After the market went crazy, investors started learning about volatility in a way they may not have known about before. First, remember that volatility is equivalent to risk. The more volatile a security is, the higher the risk that you will lose money in that security.
Thus, your overall investment approach — which money managers have no clue about — is to create a long-term diversified portfolio with many non-correlated investments, which will reduce the overall portfolio risk.
My stock advisory newsletter, The Liberty Portfolio, takes this approach and, to my knowledge, no other newsletter does.
The markets had been pretty quiet and just kept going up, so volatility had been low. That meant that a measurement of expected volatility, called the CBOE Volatility Index (or “VIX”) was low. The VIX is an index derived from the prices of options premiums in the S&P 500 Index. As the market becomes more volatile, the price of options increases. Thus, more volatility = higher options prices, and the VIX will rise. The higher the number of the VIX, the more volatility we see in the market.
Being Wall Street, someone invented a way to trade the VIX on both the long and short sides. The VelocityShares Daily Inverse VIX Short-Term ETN (NASDAQ:XIV) crashed in value by 90% at one point.
This product, like other volatility products, are not actually exchange-traded funds (ETFs) but exchange-traded notes (ETNs). ETNs are unsecured debt obligations, effectively a promise by the issuer to pay so when someone sells shares in the fund, they are guaranteed to get the money reflected in the price of the ETN at the time of the sale.
But the issuer doesn’t want to be exposed to having to pay out all that money, because they might lose their shirt. So they will often hedge their own product using derivatives.
Well, the issuer of the XIV fund is Credit Suisse Group AG (NYSE:CS), wanted to reduce its short exposure as the XIV cratered. It doesn’t want to be on the hook for the possibility of a complete 100% loss. So in the prospectus, CS said that if XIV fell more than 80% loss in a single day, CS has the right to just liquidate the whole darn thing. Which means the XIV shuts down and you collect the value of the XIV on that day with no chance to ever recover what you lost.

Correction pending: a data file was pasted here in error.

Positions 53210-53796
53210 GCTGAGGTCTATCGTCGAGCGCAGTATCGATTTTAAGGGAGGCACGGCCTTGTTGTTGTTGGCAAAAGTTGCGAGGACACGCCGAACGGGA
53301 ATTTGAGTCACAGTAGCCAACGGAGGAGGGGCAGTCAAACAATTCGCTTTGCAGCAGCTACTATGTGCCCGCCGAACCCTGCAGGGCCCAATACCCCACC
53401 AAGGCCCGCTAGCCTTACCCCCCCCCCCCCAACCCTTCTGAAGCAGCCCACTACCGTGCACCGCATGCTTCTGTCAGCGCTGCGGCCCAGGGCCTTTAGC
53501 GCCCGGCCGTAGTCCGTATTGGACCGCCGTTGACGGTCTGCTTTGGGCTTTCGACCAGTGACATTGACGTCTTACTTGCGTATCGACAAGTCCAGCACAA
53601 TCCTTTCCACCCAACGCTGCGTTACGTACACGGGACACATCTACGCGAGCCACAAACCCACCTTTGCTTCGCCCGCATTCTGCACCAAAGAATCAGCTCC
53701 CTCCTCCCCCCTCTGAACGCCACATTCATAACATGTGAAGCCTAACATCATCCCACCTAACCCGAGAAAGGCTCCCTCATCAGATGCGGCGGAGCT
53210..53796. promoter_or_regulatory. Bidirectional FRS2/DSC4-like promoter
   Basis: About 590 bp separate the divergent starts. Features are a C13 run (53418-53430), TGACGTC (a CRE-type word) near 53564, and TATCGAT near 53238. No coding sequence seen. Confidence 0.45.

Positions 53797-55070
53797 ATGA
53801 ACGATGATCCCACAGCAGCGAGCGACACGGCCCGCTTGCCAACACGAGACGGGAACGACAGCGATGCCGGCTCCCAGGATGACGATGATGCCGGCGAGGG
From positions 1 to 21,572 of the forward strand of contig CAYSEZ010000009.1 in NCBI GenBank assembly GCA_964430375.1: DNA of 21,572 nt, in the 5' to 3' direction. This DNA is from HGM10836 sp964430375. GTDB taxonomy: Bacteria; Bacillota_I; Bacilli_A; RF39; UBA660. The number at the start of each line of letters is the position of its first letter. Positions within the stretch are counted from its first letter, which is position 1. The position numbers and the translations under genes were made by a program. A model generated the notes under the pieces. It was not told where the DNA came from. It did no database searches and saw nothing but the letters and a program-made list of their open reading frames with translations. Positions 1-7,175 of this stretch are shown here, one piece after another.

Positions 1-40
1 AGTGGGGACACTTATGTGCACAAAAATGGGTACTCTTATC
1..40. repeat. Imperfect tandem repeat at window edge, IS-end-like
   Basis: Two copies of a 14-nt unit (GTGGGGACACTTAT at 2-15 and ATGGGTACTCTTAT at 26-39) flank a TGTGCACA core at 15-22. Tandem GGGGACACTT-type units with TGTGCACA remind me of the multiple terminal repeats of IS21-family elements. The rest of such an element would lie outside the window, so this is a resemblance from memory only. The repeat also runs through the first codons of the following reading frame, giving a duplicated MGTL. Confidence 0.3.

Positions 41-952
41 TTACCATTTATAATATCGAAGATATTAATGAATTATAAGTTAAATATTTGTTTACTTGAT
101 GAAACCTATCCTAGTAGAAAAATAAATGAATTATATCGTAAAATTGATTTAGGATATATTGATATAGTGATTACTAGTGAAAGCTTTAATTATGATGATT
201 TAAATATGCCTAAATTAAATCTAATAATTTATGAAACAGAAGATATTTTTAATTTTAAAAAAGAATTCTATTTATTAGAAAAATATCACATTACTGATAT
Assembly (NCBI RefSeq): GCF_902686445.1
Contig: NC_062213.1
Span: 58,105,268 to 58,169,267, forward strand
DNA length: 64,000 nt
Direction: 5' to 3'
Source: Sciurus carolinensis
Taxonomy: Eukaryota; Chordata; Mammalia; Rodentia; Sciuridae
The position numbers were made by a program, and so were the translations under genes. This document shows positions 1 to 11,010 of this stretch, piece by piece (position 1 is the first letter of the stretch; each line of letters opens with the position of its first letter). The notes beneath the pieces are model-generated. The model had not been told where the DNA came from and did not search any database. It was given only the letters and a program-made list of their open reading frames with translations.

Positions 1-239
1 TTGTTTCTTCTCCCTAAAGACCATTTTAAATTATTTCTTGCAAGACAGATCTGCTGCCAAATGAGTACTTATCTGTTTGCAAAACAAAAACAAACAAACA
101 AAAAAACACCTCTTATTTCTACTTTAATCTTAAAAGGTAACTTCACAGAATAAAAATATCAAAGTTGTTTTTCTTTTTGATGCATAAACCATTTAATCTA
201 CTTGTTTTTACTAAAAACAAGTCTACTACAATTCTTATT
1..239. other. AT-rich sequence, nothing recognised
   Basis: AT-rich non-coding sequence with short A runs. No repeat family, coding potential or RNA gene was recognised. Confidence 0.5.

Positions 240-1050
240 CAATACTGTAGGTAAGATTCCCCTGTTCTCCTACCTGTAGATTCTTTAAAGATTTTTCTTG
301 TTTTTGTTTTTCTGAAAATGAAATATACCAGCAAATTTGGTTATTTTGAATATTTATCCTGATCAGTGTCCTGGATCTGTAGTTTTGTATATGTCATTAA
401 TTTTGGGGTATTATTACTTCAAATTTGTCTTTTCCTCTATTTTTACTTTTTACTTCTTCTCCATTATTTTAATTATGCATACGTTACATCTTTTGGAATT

That’s what happened, and it could happen to other ETNs as well.
There are three other short volatility products that could face the same problem, so you do not want to own any of them.
3 ETFs to Watch
VelocityShares Daily Inverse VIX Medium Tern ETN (NASDAQ:ZIV) could be in trouble. Again, we’re looking at a short volatility product that could draft down significantly if the market goes crazy again. However, there is a major difference between the ZIV and XIV.
The former was a fund that shorted DAILY moves in the VIX. The ZIV deals with MEDIUM TERM moves in the VIX because it is a fund that handles futures contracts that are weeks out.
VelocityShares VIX Short Volatility Hedged ETN (NYSEARCA:XIVH) cratered almost 80% on Feb. 5, but the fund is still open. The reason lies in its name — it was naturally hedged, even though it doesn’t look like the hedge did very much good. Still, this is something to steer clear of.
ProShares Short VIX Short-Term Futures (NYSEARCA:SVXY) is still open, despite an almost 90% decline on February 5. It is a bit different from XIV in that its prospectus doesn’t actually say what happens on a day like that.
Still, you have no business trading these securities because they are not investments. They are bets in a gambling casino, literally. Stay away and don’t look back.
Lawrence Meyers is the CEO of PDL Capital, a specialty lender focusing on consumer finance and is the Manager of The Liberty Portfolio at www.thelibertyportfolio.com. He does not own any stock mentioned. He has 23 years’ experience in the stock market, and has written more than 2,000 articles on investing. Lawrence Meyers can be reached at TheLibertyPortfolio@gmail.com.